Health official answers sex assault nurse program critics, says fixes on the way
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Manitoba health officials are again promising improvements to the province’s sexual-assault nurse examiner program after glaring deficiencies were publicly highlighted earlier this week.
On Wednesday, the Manitoba Nurses Union and NDP accused the province of dragging its feet on a commitment made last April by Health Minister Audrey Gordon to increase access for sex-assault survivors who require examination by nurses trained in gathering criminal evidence.
A shortage of nurses who can perform the examinations has resulted in Health Sciences Centre staff sending women home with instructions not to shower or wipe themselves after using the washroom until they can return, in order to preserve evidence.
“We recognize that this is exceptionally difficult for anyone who has undergone a trauma of this nature and we are extremely committed and passionate about making significant improvements to the service so that this no longer occurs,” Monika Warren, chief operating officer of provincial health services and chief nursing officer for Shared Health told a virtual news conference Friday afternoon.
Staff shortages worsened during the pandemic and health officials previously recognized “significant changes” were necessary, Warren said.
The program has always relied heavily on casual nurses, she said, explaining “over the years, the staffing model has led to unavoidable gaps in service coverage,” which has led to victims being medically assessed and treated in the meantime, and advised of the need to wait for a forensic exam.
She delivered an update on the program’s progress since the Gordon announced an expansion of the program with $642,000 in annual funding.
The plan was to hire a provincial co-ordinator, have permanent staff working around the clock and provide services in other areas of the province.
“Since then, we’ve been working really hard to build up this service. The work has not been without its challenges, and we acknowledge there have been continued occasions where we have not been able to provide the service that Manitobans expect and deserve, and we are committed to fixing that,” Warren said.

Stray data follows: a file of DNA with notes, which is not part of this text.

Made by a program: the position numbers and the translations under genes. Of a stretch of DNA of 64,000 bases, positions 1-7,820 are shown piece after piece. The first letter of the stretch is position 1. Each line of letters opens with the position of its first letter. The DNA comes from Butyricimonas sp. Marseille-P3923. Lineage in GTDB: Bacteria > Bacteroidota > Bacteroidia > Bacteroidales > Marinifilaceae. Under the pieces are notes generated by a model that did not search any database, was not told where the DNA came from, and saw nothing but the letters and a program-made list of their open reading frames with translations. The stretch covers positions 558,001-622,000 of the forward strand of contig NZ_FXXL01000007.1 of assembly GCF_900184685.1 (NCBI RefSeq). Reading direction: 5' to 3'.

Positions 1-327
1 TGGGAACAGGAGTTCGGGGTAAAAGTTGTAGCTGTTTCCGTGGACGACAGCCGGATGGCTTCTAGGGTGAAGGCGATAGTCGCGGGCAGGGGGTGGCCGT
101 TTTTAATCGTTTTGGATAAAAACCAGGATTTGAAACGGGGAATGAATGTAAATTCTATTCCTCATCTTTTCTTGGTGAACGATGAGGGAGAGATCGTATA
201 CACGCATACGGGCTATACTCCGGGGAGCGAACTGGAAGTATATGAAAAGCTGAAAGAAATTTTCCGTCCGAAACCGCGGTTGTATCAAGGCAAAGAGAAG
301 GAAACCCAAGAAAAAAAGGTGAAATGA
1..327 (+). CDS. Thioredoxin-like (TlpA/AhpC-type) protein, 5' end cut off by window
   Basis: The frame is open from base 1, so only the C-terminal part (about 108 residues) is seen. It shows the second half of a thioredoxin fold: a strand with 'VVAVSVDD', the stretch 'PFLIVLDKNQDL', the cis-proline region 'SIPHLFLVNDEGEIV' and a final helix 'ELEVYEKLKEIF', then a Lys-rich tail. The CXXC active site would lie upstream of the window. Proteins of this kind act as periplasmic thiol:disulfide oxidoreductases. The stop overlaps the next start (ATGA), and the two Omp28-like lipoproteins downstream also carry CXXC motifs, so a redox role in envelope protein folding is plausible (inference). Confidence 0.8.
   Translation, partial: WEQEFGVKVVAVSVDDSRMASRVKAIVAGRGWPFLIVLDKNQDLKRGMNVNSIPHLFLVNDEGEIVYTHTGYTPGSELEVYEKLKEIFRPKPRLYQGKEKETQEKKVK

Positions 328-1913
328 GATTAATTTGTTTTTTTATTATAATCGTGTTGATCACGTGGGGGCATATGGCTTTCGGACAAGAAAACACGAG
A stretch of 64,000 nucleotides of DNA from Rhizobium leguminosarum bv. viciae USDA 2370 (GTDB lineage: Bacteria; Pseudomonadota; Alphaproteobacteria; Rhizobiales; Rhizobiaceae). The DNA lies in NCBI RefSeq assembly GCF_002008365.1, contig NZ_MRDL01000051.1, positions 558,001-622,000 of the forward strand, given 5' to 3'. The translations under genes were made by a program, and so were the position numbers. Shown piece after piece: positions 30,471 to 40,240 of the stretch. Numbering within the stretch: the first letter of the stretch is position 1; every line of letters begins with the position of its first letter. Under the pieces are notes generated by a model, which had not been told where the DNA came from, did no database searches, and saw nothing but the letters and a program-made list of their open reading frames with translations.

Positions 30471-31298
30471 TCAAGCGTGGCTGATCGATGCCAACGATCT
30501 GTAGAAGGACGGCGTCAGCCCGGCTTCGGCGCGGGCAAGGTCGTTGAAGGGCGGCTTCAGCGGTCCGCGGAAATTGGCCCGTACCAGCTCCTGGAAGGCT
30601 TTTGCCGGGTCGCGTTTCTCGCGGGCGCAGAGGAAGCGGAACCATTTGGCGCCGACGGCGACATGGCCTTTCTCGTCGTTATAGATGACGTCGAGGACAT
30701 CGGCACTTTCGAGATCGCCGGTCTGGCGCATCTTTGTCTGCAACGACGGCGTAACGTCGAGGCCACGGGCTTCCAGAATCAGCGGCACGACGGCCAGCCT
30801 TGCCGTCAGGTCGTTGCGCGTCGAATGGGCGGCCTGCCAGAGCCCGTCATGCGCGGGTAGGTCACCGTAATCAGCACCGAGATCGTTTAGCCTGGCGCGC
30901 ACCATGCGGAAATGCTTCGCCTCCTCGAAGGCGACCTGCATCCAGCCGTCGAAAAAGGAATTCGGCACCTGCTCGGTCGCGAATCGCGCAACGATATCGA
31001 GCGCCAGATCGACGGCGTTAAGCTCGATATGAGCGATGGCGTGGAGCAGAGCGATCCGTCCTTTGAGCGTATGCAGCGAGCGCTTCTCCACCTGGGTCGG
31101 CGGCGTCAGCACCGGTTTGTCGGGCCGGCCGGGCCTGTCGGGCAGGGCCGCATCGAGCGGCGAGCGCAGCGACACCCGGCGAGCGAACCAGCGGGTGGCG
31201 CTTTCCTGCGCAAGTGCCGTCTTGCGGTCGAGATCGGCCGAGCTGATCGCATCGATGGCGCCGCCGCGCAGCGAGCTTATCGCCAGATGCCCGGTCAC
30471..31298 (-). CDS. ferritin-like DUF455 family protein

Fourteen victims visited HSC when a sexual-assault nurse examiner was not available between April 1, 2022 and Tuesday, she said. One person opted to return the next day for an exam, nine were examined later the same day and four refused an exam.
The program had 764 patient visits during that time period.
If the exam isn’t conducted the same day, patients are instructed not to clean themselves (the purpose of the exam, in part, is to gather DNA evidence). Hospital staff encourage patients to wait until a nurse is available, rather than go home and return later.
Warren said five of the seven permanent new positions have been filled with nurses still undergoing training. The process of hiring a new program manager is in the final stages, and that person is expected to start work within the next four to six weeks.
Warren said training has been offered to northern nurses and will soon be offered in the Prairie Mountain Health Region.
Experienced nurses are still working on a casual basis within the program. Staffing shortages are typically worse on weekends and during the summer months, she said, adding the hope is to improve the wait times for exams.
And she had a message to sexual assault survivors.
“Please continue to utilize our service. We have compassionate, dedicated staff who want to support you, not only initially but as you work through a healing process of that very traumatic event.”
Katie May is a general-assignment reporter for the Free Press.